Latour was the first rider over the Tourmalet summit taking a special $5,000 bonus.
Michael Woods attacked and brought along Wout Poels (Bahrain Victorious) from the front of the peloton at 1km from the summit as the two battled for the remaining KOM points.
Rigoberto Urán, guided by his EF Education-Nippo teammates, suffered over the first two HC-rated climbs and watched the race go up the road without him.
Gaudu rocketed away from Latour on the first part of the descent into a headwind, while Alaphilippe — who had been distanced on the ascent of the Tourmalet — was able to ride back onto the front of the chasers.
Gaudu plunged solo into the valley below while the chasing groups came together behind him with the yellow jersey.
Urán, still struggling, was in a group of 13 some 90 seconds behind the yellow jersey group. The Colombian slipped into 6th on the virtual GC before the final climb to Luz Ardiden.
Onto the base of the final climb, Gaudu had only 15 seconds on the maillot jaune bunch.
Poels, in the white and red-spotted KOM jersey, was dropped on the final climb with 10km to go as Gaudu was caught by the peloton still being lead by Ineos Grenadiers. His lead in the polka dots competition was under threat from the Slovenian race leader.
Carapaz followed his Ineos Grenadiers teammates, still on the front of the main group, while Vingegaard was pinned to teammate Wout van Aert’s wheel at the front of the bunch.
In fourth overall, Ben O’Connor (AG2R-Citroën), as Urán had been distanced, was tucked in with 16 others at the front that included all of the top GC favourites.
Ineos Grenadiers were still on the front, with Tao Geoghegan Hart doing most of the work. He lead Jonathan Castoviejo, who brought along Carapaz, who was just ahead of the yellow jersey bunch, as Poels made his way back to the rear of this group.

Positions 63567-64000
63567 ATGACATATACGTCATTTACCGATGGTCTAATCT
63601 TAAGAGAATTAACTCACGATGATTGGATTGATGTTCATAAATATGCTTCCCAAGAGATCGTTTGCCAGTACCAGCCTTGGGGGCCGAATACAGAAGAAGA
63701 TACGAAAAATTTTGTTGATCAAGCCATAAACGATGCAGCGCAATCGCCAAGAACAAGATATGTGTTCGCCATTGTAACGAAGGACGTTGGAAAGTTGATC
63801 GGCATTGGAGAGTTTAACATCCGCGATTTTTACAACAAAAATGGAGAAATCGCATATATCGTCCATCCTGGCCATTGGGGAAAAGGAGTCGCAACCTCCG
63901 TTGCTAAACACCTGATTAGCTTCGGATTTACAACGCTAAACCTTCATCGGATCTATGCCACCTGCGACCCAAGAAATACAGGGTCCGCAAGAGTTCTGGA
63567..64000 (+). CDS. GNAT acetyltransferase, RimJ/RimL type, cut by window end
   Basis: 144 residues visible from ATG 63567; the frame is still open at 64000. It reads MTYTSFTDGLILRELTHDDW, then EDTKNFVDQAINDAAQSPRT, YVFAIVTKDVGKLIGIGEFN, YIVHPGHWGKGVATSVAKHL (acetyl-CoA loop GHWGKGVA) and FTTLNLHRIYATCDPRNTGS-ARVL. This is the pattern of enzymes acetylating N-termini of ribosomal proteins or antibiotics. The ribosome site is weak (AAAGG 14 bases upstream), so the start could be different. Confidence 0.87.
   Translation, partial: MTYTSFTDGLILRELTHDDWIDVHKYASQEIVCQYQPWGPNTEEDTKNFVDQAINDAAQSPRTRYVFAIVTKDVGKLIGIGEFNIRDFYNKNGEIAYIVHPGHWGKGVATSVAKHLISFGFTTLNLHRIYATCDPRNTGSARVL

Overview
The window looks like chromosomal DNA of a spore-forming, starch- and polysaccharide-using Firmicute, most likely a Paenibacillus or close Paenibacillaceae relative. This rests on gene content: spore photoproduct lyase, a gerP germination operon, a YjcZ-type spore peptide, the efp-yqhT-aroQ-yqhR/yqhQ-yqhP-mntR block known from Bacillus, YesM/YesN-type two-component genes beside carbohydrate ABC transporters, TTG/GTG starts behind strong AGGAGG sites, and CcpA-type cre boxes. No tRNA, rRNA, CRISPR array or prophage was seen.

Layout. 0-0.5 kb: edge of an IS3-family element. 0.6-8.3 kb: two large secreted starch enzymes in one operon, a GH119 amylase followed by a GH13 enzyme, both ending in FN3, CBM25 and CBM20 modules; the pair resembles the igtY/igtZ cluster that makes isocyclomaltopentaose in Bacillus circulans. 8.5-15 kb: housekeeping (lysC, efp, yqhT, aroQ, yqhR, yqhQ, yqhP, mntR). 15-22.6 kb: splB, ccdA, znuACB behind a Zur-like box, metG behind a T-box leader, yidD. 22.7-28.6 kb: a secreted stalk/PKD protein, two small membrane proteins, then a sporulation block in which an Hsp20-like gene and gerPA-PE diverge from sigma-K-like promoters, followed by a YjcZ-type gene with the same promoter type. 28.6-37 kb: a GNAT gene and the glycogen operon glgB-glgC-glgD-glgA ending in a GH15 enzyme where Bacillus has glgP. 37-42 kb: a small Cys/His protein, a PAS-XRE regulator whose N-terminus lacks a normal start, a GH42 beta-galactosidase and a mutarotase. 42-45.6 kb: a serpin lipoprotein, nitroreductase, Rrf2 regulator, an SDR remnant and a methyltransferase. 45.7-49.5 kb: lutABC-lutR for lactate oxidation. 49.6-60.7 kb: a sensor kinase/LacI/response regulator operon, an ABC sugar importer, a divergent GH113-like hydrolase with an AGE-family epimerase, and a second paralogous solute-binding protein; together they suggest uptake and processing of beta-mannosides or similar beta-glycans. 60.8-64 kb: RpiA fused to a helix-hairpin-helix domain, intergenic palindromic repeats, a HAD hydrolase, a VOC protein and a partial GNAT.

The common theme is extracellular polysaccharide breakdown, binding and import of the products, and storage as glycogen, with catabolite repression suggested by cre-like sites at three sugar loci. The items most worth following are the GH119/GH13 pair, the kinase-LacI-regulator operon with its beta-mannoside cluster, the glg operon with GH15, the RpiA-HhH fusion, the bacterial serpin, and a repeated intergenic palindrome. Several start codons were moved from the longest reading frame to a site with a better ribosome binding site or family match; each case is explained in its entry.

The tempo tapped out by the Ineos Grenadiers was too much for Alexey Lutsenko (Astana-Premier Tech) and van Aert, and the two dropped off the leading group. Rafal Majka went to the front of the race to up the pace and set up his team captain in the yellow jersey.
The UAE-Team Emirates riders were closely shadowed by Jumbo Visma riders Sepp Kuss and Vingegaard.
Vingegaard put himself on Carapaz’s wheel and shadowed him into the banner at 3km to go.
Pogačar attacked, and this put Kuss and Vingegaard in trouble for a moment. Still, when Enric Mas (Movistar) and Carapaz responded to the move, the American and his white-jersey clad teammate responded and came back together with the leader of the Tour de France.
With just 2km to go, Kuss, Vingagaard, Pogacar, Mas, and Carapaz distanced themselves from the rest of the field.
Dan Martin (Israel Start-Up Nation) — who had been active some of the stage to get KOM points — attacked from the chase, 18 seconds back from the lead five.
Kuss buried himself into the final kilometre to wear down the yellow jersey but could not shake Pogačar.
Mas went on the offensive as Kuss dropped away with less than 800m remaining on the stage, but the yellow jersey countered and took control of the race with Carapaz and Vingegaard chasing.
At 700m Pogačar went all-in on a massive surge. Vingegaard and Carapaz distanced Mas, and this is how the stage podium sorted out.
Just behind, a hard-chasing Woods and Kuss went after Mas.
“I am happy after all the work did for the team, I would have liked to try to win the stage, but I wasn’t quite there in the end, but I am happy that we are nearing the podium in Paris,” Carapaz said. “The stage was very hard, it was fast, and as a team, we wanted to try to win the stage. We were in the fight; we gave it 100 per cent, but there were people stronger than us today, but I didn’t lose any time. I cannot be disappointed about that.”
What’s to come
Stage 19, 207km from Mourenx to Libourne, is a day for the sprinters if breakaways can be policed. The final 30km of racing is over undulating roads and does not flatten out until about 8km to go.
This stage is one of two opportunities for Mark Cavendish to write himself as a cycling legend and take a 35th career Tour de France stage win.
Imagery:ASO/Aurélien Vialatte & Charly Lopez